Every state in the nation, including Maryland and Virginia, has some type of statute governing securities transactions and securities dealers, and Regulation D was designed to provide uniformity between federal and state securities laws. It’s worked in some states, but there’s still a long way to go on a national level. Whether or not your offering is exempt under federal laws, registration may still be required in the states where the securities will be sold under applicable "Blue Sky" laws. (These are laws that require securities issuers to register the offering and provide financial details so investors have solid information on which to base their decisions. The story goes that a judge once said that an offering in question had as much value as a patch of blue sky.) You and your team will have to consider the expense and requirements on both the federal and state levels.

There are many levels of review among the states, ranging from very tough "merit" reviews (which ensure that all offerings of securities are fair and equitable) to very lenient "notice only" filings (which primarily promote full disclosure). The securities laws of each state where an offer or sale will be made, should be checked very carefully prior to the distribution of the offering documents and you must also be keenly aware of the specific requirements of each such state. Although a comprehensive discussion of state securities laws is beyond the scope of this book, you should review these laws to determine:

  • whether the particular limited offering exemption you’ve
                selected under federal also applies in the state;

  • whether pre-sale or post-sale registration or notices are

  • whether special legends or disclosures must be made in the  
                offering documents;

  • what the available remedies are to an investor who has
                purchased securities from a company that has failed to
                comply with applicable state laws; and

  • who may offer securities for sale on behalf of the company.



Most states have now adopted the Small Corporate Offering Registration ("SCOR") which makes the use of Regulation D a more viable source of growth capital for entrepreneurs and smaller companies. It does this by using the Form U-7, a question-and-answer format disclosure document, which you can complete with assistance from your accountant or attorney. The form simplifies and streamlines the disclosure process, and reduces your cost of compliance without sacrificing information that prospective investors need to reach informed decisions.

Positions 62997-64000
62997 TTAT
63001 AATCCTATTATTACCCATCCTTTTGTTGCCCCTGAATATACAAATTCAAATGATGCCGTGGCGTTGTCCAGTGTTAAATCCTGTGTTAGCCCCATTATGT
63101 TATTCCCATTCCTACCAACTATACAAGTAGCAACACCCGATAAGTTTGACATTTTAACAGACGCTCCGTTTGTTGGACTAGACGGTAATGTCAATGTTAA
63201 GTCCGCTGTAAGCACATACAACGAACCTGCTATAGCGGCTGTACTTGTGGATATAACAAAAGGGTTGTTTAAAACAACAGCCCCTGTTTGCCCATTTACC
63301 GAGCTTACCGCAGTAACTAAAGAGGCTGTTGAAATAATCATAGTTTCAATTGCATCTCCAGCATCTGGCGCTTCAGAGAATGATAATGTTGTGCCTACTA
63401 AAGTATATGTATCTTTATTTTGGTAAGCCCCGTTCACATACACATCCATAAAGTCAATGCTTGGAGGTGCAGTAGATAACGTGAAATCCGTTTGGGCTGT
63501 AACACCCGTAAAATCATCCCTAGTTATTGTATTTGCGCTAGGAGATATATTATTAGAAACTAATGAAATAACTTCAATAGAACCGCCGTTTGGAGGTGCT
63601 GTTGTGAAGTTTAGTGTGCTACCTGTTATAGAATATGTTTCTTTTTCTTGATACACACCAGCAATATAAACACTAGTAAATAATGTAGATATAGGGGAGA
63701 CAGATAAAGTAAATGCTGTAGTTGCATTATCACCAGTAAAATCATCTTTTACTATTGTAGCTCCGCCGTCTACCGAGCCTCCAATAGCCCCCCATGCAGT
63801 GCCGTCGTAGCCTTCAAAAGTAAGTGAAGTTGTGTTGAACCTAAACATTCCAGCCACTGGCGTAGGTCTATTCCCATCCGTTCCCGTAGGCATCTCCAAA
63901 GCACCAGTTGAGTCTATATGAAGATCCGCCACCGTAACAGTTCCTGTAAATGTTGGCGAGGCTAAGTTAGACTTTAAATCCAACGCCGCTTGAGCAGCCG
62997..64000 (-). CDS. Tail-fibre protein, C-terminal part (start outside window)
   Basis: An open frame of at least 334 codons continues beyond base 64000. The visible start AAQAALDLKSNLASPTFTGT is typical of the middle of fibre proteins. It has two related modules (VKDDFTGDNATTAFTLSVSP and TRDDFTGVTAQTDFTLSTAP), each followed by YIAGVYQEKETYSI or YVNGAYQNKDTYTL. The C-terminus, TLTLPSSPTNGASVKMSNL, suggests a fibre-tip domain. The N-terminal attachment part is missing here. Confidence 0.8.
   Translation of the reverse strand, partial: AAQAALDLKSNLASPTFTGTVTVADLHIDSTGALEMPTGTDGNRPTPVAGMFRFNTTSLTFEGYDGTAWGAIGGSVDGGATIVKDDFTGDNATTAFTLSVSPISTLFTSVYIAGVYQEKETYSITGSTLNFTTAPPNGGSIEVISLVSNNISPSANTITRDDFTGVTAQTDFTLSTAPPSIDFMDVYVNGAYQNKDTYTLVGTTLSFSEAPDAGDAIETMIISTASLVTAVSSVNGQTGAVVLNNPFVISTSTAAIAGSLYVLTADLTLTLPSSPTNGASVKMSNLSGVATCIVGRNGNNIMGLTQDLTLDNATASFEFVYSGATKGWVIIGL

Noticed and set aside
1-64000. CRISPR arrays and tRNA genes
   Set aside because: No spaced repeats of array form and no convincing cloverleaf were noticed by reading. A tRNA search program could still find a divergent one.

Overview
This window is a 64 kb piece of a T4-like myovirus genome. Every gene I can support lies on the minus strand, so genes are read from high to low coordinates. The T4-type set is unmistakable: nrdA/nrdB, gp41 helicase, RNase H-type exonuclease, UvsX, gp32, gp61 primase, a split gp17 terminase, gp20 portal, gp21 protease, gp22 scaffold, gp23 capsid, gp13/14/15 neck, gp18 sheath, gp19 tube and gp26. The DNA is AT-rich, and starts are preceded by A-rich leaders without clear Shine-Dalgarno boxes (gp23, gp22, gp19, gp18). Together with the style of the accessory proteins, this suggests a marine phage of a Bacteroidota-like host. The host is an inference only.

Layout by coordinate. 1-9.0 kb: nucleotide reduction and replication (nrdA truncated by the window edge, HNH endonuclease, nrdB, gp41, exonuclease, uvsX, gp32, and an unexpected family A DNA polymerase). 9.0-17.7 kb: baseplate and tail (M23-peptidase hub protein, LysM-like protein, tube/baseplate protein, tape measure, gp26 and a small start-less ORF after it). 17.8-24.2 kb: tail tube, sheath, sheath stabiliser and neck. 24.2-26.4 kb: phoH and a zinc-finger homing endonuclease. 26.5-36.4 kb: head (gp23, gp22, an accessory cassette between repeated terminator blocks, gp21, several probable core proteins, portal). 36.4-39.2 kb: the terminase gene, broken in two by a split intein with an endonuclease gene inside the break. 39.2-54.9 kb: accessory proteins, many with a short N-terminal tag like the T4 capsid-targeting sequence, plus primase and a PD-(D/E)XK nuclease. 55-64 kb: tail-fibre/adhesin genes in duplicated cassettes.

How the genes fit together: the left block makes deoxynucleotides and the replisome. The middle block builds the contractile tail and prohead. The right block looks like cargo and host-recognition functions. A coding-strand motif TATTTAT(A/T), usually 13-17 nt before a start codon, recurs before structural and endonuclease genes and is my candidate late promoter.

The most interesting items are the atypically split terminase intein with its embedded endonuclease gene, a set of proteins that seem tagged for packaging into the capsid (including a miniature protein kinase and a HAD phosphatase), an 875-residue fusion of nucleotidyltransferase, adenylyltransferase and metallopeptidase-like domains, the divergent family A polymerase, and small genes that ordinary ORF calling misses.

Armed with a basic overview of the regulatory issues, you’re now ready to begin preparing your offering documents. You’ll be working with your attorney and banker to assemble the documents and exhibits that will constitute the "Private Placement Memorandum" (the "PPM"). The PPM describes your company’s background, the risks to the investor and the terms of the securities being sold. You’ll also have to determine the exact degree of "disclosure" that should be included in the document, and several factors affect the type and format of information that must be provided. These include the:

  • minimum level of disclosure you must make under federal securities laws (this depends, in part, on the registration exemption you’re using);

  • minimum level of disclosure you must make under an applicable state's securities laws (which depends on the state or states in which an offer or sale of the securities is to be made);

  • sophistication and expectations of the targeted investors (for example, some investors will expect a certain amount of information presented in a specific format regardless of what the law require); and